Shares of publicly listed German defense contractors soared on Monday after Chancellor Olaf Scholz said the country would spend more than 100 billion euros on modernizing its depleted armed forces.
Shares of Rheinmetall, which makes tanks and armored vehicles for NATO countries, rose more than 30% at the start of trading in Frankfurt, while shares of Munich-based Hensoldt, which makes electronic sensors and is partly owned by the American private equity group KKR, jumped 45%.
Shares of BAE Systems also rose 14%, hitting record highs. The British group has a joint venture with Rheinmetall.
Defense companies have previously been shunned by some institutional investors, who are required not to invest in armaments.
But Germany’s new commitment to spend more than 2% of its annual gross domestic product on defense against Russian aggression, as well as a one-time amount of 100 billion euros, has already led analysts to raise their stock price targets for entrepreneurs.
Scholz’s unexpected announcement on Sunday came days after German General Alfons Mais took to LinkedIn to say that the “Bundeswehr [Germany’s armed forces]the army that I have the privilege of leading, is more or less naked”.
He added: “The options we can offer politicians to support the alliance are extremely limited.”
A European industry executive also warned that it would take time for Germany’s defense boost to translate into orders for equipment.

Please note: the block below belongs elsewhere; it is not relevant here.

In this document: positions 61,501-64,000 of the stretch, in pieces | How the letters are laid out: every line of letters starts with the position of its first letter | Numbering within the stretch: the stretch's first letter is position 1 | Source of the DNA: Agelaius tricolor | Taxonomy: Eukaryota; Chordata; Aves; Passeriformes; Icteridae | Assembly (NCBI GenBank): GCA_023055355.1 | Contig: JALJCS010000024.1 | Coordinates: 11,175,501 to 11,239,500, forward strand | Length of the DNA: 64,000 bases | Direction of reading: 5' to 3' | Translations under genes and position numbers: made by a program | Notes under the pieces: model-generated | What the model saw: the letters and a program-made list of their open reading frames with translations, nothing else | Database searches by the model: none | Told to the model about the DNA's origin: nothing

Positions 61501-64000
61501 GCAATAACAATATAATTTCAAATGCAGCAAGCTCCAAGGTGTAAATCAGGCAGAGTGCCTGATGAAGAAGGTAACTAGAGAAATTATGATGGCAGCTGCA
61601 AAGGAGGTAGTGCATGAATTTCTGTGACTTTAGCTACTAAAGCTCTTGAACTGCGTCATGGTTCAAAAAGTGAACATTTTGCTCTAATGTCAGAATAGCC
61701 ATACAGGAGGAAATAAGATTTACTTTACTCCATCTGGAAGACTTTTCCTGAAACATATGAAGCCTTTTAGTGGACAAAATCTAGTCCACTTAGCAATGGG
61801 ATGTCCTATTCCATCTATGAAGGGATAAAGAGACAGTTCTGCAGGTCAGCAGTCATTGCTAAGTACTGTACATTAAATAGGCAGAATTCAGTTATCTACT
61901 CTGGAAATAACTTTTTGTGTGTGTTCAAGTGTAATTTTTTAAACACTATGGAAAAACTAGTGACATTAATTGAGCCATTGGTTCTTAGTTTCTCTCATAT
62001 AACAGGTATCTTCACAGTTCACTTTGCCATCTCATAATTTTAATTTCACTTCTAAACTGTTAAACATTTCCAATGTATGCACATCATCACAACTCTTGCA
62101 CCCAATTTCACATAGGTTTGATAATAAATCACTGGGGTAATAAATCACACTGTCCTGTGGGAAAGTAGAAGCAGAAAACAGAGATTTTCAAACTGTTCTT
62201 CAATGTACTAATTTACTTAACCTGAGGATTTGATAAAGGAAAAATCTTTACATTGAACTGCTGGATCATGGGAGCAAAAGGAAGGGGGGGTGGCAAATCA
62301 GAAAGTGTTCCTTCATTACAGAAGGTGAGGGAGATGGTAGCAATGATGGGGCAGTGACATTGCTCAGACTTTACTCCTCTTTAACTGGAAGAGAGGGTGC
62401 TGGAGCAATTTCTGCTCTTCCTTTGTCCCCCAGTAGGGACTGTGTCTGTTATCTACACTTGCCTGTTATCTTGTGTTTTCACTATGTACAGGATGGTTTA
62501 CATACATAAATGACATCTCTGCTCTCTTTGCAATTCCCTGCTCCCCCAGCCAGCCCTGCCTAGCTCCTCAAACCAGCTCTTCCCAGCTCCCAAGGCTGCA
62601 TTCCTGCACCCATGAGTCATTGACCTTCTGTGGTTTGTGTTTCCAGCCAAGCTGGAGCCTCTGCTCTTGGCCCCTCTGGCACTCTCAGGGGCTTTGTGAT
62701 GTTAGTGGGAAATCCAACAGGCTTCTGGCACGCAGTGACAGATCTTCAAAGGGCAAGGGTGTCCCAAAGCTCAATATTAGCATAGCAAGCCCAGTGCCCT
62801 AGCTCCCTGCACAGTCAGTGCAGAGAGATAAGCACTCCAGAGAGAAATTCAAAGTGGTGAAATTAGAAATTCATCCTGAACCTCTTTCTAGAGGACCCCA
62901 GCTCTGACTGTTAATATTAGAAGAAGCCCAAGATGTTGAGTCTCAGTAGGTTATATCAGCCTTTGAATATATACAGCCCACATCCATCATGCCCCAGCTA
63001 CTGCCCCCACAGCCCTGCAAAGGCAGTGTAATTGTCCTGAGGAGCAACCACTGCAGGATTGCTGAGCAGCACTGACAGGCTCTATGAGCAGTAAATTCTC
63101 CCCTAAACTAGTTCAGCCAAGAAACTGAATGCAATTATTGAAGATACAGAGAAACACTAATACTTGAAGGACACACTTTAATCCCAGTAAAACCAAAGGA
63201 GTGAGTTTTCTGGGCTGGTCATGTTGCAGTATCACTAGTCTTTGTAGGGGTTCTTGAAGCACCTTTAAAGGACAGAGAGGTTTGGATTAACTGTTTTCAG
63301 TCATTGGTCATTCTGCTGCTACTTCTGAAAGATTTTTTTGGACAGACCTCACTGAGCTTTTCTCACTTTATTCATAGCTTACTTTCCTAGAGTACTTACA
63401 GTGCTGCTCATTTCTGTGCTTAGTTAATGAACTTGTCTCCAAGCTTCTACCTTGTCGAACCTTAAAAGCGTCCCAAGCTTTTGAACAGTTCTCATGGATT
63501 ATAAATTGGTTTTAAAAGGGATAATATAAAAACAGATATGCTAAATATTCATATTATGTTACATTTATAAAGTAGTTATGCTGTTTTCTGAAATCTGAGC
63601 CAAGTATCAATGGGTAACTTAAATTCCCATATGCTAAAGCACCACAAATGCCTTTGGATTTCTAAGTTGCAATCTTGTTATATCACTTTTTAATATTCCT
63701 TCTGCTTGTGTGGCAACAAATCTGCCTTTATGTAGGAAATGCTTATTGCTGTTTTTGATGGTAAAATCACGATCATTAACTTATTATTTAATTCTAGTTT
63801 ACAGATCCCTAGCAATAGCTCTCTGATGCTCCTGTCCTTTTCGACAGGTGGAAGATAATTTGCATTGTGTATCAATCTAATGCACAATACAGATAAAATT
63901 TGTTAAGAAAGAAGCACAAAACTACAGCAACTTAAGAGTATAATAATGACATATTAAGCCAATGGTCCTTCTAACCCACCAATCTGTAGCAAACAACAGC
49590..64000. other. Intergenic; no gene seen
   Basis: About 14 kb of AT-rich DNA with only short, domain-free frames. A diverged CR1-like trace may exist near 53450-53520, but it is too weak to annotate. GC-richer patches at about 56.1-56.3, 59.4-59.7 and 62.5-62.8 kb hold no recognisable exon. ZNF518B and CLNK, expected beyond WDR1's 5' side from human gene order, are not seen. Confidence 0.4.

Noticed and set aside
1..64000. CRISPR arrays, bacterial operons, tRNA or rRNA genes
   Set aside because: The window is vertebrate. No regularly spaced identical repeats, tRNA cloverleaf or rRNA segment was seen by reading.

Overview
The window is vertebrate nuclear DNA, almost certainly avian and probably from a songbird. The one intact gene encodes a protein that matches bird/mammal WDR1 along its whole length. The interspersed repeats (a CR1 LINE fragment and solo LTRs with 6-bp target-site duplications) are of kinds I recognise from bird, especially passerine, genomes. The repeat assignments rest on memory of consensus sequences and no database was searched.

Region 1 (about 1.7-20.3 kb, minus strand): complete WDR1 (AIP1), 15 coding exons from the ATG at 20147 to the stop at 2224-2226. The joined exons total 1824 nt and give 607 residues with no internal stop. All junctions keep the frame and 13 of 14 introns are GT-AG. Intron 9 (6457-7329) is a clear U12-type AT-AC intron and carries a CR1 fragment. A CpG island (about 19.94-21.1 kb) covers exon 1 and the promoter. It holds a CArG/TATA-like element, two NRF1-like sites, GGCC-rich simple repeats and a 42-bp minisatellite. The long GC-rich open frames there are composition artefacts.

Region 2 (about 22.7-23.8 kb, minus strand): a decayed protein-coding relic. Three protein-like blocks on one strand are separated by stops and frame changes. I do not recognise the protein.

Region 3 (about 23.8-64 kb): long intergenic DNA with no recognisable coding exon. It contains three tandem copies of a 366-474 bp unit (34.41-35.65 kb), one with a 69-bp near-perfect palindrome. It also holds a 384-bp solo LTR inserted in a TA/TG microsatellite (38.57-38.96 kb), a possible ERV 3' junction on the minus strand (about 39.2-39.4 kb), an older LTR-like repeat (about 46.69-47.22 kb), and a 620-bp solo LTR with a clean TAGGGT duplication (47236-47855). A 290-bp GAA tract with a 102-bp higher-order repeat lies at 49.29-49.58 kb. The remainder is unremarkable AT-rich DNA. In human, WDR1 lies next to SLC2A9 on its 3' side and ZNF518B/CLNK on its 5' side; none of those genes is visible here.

“We have to understand what the government wants. Since this morning, we haven’t had any discussions yet. The cycles are quite long in this industry,” he said.
“It takes a long time to build this type of equipment. While more immediate ammunition orders were more likely, all ammunition should be what Ukraine needed in the short term.
Hensoldt, an Airbus spin-out whose products are integrated into fighter jets and naval vessels, already relies on German contracts for more than half of its sales. The German development bank KfW is its main shareholder, which gives Berlin the possibility of blocking a hostile takeover attempt.
About a third of Rheinmetall’s sales, whose origins date back to the 19th century, are linked to German contracts. Rheinmetall had already recorded record results for the last financial year in February and has seen demand increase since the Russian invasion of Crimea in 2014.
Submarine maker Thyssenkrupp also benefited from Scholz’s announcement, with shares up more than 8%. Shares of Jenoptik, whose electro-optical thermal imagers and rangefinders are used for military reconnaissance, rose more than 5%.
With the deployment of NATO forces in countries neighboring Ukraine, industry experts expect increased spending on items such as ammunition. Jefferies analysts highlighted British companies BAE Systems and Chemring among the companies likely to benefit.
Additionally, Germany’s decision to back down is expected to increase spending on several pan-European programs, including the Future Combat Air System to build a new fighter jet that has been mired in disagreements among its industrial partners.
Chancellor Scholz said over the weekend that the Bundeswehr needed “strong new capabilities”, including fighter jets, drones and tanks.
Plans are also expected to be accelerated for the Franco-German next-generation tank program, led by a consortium comprising Germany’s Rheinmetall, Kraus-Maffei Wegmann and France’s Nexter.
Berenberg analysts said they believe the potential for a follow-on Eurofighter Typhoon order from Germany to replace its aging Tornado aircraft has “strengthened”. The aircraft is jointly manufactured by BAE Systems, Airbus and Italian Leonardo.